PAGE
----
Episode 92 – Professor Irving Kirsch
Adam is celebrating his 21st anniversary of his hypnotherapy business and offers up some guidance for longevity of career as a hypnotherapist
Adam interviews this week’s guest, Professor Irving Kirsch, one of the most prolific researchers in the field of hypnosis – Irving Kirsch talks about the relationship between hypnosis and placebo, what his current thoughts are on what hypnosis is, and more besides –
This week’s hypnosis in the news covers a very unusual use of hypnosis by the Amnesty International Organisation.
The Factoid of the week has created a LOT of discussion about the most effective number of hypnotherapy sessions is best for smoking cessation.
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References from this week’s episode:
Hypnosis in the News Stories:
1. Amnesty International highlights plight of refugees by having hypnotized people live a refugee’s journey:
References from this week:
1. More Tea Vicar? Bertrand Russell’s Teapot Theory & That Big Hypnosis Field Discussion:
Books of Irving Kirsch’s that he mentioned in the show:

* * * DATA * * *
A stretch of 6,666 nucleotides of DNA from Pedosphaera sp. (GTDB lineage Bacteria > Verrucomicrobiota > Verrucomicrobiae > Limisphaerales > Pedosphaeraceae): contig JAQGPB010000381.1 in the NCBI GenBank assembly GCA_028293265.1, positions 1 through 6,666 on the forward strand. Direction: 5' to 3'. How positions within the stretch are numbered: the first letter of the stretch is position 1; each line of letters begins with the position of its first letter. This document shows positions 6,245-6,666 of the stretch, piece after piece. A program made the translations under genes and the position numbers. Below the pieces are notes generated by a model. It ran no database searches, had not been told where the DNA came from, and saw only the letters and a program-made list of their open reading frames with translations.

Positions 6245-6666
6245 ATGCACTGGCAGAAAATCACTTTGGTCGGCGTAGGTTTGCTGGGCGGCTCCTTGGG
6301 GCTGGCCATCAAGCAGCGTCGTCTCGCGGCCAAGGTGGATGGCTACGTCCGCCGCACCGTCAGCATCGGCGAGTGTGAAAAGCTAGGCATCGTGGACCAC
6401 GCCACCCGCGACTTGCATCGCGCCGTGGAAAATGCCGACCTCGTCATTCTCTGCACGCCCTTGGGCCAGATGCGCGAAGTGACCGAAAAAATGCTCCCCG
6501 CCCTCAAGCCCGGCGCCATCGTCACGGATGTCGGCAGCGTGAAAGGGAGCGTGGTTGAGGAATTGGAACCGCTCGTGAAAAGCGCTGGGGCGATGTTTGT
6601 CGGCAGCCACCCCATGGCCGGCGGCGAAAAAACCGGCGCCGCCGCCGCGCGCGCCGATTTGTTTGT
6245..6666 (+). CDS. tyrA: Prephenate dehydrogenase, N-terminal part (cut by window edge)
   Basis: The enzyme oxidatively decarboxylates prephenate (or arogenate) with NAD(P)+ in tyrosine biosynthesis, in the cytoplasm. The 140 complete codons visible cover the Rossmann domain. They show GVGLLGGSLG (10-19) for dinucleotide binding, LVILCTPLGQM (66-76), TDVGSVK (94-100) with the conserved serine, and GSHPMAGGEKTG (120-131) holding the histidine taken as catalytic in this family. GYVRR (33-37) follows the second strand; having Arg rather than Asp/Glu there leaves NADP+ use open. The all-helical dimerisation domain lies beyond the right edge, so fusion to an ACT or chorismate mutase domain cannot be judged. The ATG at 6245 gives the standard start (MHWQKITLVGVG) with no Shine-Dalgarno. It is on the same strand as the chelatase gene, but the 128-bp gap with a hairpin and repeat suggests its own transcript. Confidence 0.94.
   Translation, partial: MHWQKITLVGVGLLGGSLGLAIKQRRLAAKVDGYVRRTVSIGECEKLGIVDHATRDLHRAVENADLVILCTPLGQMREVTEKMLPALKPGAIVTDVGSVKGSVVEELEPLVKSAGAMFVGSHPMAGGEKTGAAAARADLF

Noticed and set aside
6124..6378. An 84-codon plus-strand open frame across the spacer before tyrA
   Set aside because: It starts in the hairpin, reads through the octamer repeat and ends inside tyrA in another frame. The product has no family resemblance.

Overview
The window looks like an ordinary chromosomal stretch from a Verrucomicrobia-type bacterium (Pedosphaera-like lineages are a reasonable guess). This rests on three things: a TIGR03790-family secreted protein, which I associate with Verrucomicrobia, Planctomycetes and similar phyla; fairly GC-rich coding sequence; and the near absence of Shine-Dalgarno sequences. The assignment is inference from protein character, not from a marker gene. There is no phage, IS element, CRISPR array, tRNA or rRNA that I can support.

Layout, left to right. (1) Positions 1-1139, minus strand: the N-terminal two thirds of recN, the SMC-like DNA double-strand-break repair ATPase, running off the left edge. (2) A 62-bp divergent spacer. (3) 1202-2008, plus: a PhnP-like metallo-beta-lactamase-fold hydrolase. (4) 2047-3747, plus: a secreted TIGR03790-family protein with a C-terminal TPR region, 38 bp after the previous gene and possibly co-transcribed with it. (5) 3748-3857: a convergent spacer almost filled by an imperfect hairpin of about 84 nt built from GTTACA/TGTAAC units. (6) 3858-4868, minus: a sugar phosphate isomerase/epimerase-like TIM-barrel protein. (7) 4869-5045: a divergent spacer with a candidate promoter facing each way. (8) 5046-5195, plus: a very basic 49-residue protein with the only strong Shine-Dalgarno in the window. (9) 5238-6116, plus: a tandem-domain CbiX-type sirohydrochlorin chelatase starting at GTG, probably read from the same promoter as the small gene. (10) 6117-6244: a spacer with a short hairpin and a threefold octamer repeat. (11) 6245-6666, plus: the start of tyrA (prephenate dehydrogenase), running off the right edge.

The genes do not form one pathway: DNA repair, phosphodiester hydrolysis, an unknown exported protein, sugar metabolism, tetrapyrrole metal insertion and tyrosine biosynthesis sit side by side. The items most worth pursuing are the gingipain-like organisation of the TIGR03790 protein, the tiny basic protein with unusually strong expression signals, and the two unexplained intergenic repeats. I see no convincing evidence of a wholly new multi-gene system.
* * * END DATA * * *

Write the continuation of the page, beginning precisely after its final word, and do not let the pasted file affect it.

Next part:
1. Essentials of Clinical Hypnosis: An Evidence-Based Approach (2006) by Steven Jay Lynn & Irving Kirsch
2. Handbook of Clinical Hypnosis (2010) Edited by Steven Jay Lynn, Judith Rhue and Irving Kirsch
Evidence Based Fact of Week reference:
Hypnosis and suggestion-based approaches to smoking cessation: An examination of the evidence:
Wonderful to hear from the great man himself. His name appears in many of my past night reads of papers on Hypnosis research. The books he refers to for study seem never to be on the reading list of many so called “respected Hypnosis training establishments.” They are the best we have to date. That speaks volumes about the credibility of the training offered. It does seem though, that the great researchers ‘are a while ago’- Prof Kirsch current and recent work is on placebo and not hypnosis. Where are the recent researchers? Most papers that we can refer to for scientific evidence of clinical applications and hypnosis efficacy are from ‘a while ago’. With training establishments churning out hoards of “hypnotherapists” who haven’t a clue about the subject and rely on the client’s believe in the magic of the ‘trance’- the profession cannot move forward to be respected and integrated within the field of psychology. Adam- such a lot rests on your shoulders! I am sad that I came to the field of hypnosis and the love of research relatively late in my life. But I have enormous respect and belief in what you will do to begin the enlightenment of this great subject- and drag the ignorant and egocentric trainers and practitioners out of their comfort zones.
Thank you Linda.
There are quite a few of us undertaking research currently, and quite a few Univeristy lecturers and research departments examining it – the journals are full every quarter! We could do with more, and we could do with the frontline actually paying an interest and being aware of it though – that is a bigger challenge in my opinion.
Best wishes to you, Adam.